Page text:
Warren, speaking to reporters after its passage from the House, said she was unsure if the bill would encounter resistance in the upper chamber.

It was the Senate that killed the daycare bill last year amid a cramped last day where senators took the bill off the floor. The bill may face similar complications this year, as lawmakers seem to be preparing to adjourn within a few weeks.

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Fantasy sports bill fails on Senate floor

Sam Mattison

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By Samuel Mattison
Alabama Political Reporter

Would-be Fantasy Sports players in Alabama will have to wait to legally play in the state following a Senate vote on Tuesday.

The Alabama Senate decisively killed a bill to exempt fantasy sports from the state’s prohibition on gambling.

Not even entertaining a debate on the Senate floor, the proposal was killed during a vote for the Budget Isolation Resolution, which is usually a formality vote preluding a debate.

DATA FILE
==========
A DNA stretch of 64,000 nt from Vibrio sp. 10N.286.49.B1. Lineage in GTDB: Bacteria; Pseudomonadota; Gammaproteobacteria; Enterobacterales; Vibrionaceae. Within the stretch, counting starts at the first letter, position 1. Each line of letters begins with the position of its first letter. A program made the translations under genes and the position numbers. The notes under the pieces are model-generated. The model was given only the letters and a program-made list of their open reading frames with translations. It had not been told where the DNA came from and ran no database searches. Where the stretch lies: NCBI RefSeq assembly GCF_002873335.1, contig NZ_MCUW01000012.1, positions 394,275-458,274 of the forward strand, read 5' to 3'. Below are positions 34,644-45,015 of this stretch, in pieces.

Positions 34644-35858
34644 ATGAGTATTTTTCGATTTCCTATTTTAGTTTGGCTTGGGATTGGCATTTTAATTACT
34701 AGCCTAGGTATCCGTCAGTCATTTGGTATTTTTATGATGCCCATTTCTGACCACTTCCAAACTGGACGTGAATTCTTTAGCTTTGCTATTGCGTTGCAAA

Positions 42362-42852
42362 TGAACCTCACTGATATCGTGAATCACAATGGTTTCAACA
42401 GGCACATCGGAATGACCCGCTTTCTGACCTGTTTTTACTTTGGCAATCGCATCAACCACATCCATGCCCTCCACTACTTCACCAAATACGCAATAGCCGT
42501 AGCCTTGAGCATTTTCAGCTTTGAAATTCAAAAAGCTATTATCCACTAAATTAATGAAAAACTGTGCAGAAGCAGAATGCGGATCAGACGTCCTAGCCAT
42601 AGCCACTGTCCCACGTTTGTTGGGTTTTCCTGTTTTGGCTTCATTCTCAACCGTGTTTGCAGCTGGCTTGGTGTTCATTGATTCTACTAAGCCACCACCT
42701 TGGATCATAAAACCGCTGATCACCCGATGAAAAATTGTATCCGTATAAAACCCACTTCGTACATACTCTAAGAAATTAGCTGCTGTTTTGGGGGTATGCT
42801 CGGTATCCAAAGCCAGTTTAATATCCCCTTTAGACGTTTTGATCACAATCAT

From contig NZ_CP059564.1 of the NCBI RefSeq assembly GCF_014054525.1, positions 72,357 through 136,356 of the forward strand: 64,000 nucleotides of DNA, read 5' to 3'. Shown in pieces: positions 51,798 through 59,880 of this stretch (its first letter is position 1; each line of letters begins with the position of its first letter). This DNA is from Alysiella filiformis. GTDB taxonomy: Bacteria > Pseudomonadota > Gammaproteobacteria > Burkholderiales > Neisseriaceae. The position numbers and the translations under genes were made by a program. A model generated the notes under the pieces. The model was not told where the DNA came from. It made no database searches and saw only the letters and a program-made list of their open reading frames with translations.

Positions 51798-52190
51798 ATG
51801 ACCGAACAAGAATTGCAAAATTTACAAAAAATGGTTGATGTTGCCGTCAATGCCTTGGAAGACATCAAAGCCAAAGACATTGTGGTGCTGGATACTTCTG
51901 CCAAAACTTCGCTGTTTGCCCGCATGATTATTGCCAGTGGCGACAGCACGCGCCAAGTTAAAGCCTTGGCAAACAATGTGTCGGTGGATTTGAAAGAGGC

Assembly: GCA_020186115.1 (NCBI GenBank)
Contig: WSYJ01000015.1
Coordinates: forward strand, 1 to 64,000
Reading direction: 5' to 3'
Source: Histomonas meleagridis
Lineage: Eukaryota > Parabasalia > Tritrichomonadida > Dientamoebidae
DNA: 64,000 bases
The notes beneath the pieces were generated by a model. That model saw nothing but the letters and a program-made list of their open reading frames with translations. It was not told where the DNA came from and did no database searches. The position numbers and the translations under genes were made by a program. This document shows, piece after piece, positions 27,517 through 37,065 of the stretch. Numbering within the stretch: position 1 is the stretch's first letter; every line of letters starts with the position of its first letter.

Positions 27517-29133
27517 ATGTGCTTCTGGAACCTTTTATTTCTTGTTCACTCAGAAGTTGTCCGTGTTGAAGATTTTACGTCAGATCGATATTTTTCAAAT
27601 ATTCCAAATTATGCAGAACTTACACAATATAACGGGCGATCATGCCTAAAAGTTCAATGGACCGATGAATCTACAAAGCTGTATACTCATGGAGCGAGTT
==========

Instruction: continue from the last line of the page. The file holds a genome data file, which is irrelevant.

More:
Fantasy sports are contests where participants select players from real teams to compete on fantasy teams using the real-world players’ stats.

Since 2016, the practice has been illegal in Alabama following a legal decision by the Attorney General’s Office that categorized it as gambling.

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The bill’s sponsor, state Sen. Paul Sanford, R-Huntsville, predicted the bill’s failure during a committee meeting two weeks ago, where the bill passed unanimously.

Sen. Paul Sanford speaks to reporters after a Senate Committee meeting on Feb. 28, 2018. (Samuel Mattison/APR)

Speaking to reporter’s after the committee meeting, Sanford said the decision to file the bill was mainly a philosophical belief that the practice shouldn’t be illegal.

Sanford, a fantasy sports player before its ban, said that fantasy sports are a way to bring people closer together and not a means to win money. The Huntsville senator is not seeking re-election.

The bill’s failure in the Senate follows its trajectory last year too. A similar version of the bill, also sponsored by Sanford, failed in the Senate during the final days of the 2017 Legislative Session.

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Since Sanford is retiring, it is unclear if the bill will even come back next session, or if it will even have a Senate sponsor.